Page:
9th Sep '15 9:45:22 PM Cindylover1969
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* TheShelfOfMovieLanguishment: The MadeForTVMovie ''Happiness Is A Warm Clue'' was shot in 1970, but had its premiere on British television in 1973... and didn't get shown on American TV until ''1979''.
16th May '15 10:32:44 PM nombretomado
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* AnimatedAdaptation: Not only the 1972 HannaBarbera [[TheAmazingChanAndTheChanClan series]], but also the 1970 {{Creator/Filmation}} series (''See'' LawyerFriendlyCameo'', below.'')
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* AnimatedAdaptation: Not only the 1972 HannaBarbera Creator/HannaBarbera [[TheAmazingChanAndTheChanClan series]], but also the 1970 {{Creator/Filmation}} series (''See'' LawyerFriendlyCameo'', below.'')
14th May '15 4:48:52 PM MarkLungo
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Moved The Other Darrin to new Trivia page, then deleted it.
* TheOtherDarrin: After three films in which Chan was played by George Kuwa, S˘jin, and E.L. Park, Chan was played in a series of 15 films by Warner Oland until his death in 1938. The series continued with Sidney Toler playing Chan in 22 films, and when he died in 1947, Roland Winters took over the role for 6 films.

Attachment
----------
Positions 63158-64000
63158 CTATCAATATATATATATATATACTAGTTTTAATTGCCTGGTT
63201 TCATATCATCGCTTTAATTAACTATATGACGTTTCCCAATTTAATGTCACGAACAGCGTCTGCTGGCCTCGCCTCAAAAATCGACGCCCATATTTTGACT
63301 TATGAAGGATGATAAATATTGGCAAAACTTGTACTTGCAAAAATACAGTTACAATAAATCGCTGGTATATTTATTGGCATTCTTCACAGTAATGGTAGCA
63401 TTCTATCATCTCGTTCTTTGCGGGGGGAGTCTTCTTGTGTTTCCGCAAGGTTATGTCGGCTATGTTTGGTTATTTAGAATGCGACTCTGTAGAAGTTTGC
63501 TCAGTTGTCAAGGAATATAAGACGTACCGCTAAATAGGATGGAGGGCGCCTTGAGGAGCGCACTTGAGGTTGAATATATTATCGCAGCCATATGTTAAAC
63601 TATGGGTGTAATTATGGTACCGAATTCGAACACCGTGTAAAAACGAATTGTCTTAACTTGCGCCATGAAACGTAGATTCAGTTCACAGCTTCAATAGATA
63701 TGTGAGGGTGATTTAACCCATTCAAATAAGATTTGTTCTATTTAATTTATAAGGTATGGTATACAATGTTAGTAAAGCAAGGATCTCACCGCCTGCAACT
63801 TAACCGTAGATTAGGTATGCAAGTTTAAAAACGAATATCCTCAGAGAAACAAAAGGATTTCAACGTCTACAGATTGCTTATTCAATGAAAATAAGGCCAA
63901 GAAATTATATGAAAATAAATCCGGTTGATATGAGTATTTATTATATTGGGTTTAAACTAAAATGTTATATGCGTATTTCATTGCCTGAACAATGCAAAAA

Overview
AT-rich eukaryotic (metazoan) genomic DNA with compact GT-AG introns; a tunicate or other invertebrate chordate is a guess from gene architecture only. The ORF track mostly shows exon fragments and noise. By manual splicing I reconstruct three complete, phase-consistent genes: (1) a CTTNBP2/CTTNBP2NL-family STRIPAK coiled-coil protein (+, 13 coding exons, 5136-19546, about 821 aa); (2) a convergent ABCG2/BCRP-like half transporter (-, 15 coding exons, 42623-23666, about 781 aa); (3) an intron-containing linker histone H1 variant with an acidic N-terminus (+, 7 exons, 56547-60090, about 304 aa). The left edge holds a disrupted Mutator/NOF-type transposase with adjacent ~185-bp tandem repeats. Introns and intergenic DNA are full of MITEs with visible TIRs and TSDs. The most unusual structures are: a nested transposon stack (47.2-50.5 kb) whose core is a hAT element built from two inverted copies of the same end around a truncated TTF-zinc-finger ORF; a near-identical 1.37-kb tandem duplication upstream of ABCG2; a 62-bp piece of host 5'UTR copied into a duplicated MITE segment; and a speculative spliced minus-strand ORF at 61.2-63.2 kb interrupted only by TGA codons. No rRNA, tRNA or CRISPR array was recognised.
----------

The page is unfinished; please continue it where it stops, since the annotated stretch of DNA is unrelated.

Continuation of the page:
* ShoutOut: In ''Charlie Chan in Shanghai'', Oland sings a song making reference to "the Emperor FuManchu", a part he had [[ActorAllusion played himself]] in previous films. In the same film he asks son Lee Chan (Keye Luke) whether he is selling "Oil for the Lamps of China" -- the title of a popular TwentiethCenturyFox film in which Luke had just appeared.
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* ShoutOut: ShoutOut: ** In ''Charlie Chan in Shanghai'', Oland sings a song making reference to "the Emperor FuManchu", a part he had [[ActorAllusion played himself]] in previous films. In the same film he asks son Lee Chan (Keye Luke) whether he is selling "Oil for the Lamps of China" -- the title of a popular TwentiethCenturyFox film in which Luke had just appeared.
14th May '15 4:47:33 PM MarkLungo
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Moved Missing Episode to new Trivia page, then deleted it.
* MissingEpisode: Four of the Chan movies from the 1930s, ''Charlie Chan Carries On, Charlie Chan's Chance, Charlie Chan's Greatest Case'', and'' Charlie Chan's Courage'', are lost (though ''Charlie Chan Carries On'' survives in a Spanish-language version, ''Eran Trece'').
14th May '15 4:44:50 PM MarkLungo
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Moved Fake Nationality to new Trivia page, then deleted it.
* FakeNationality: While remaining Chinese, the character has only once in the Western media been portrayed by a Chinese actor. The animated version was voiced by Keye Luke. Live action versions have been played by Japanese, Korean, and (for the most notable versions) white actors.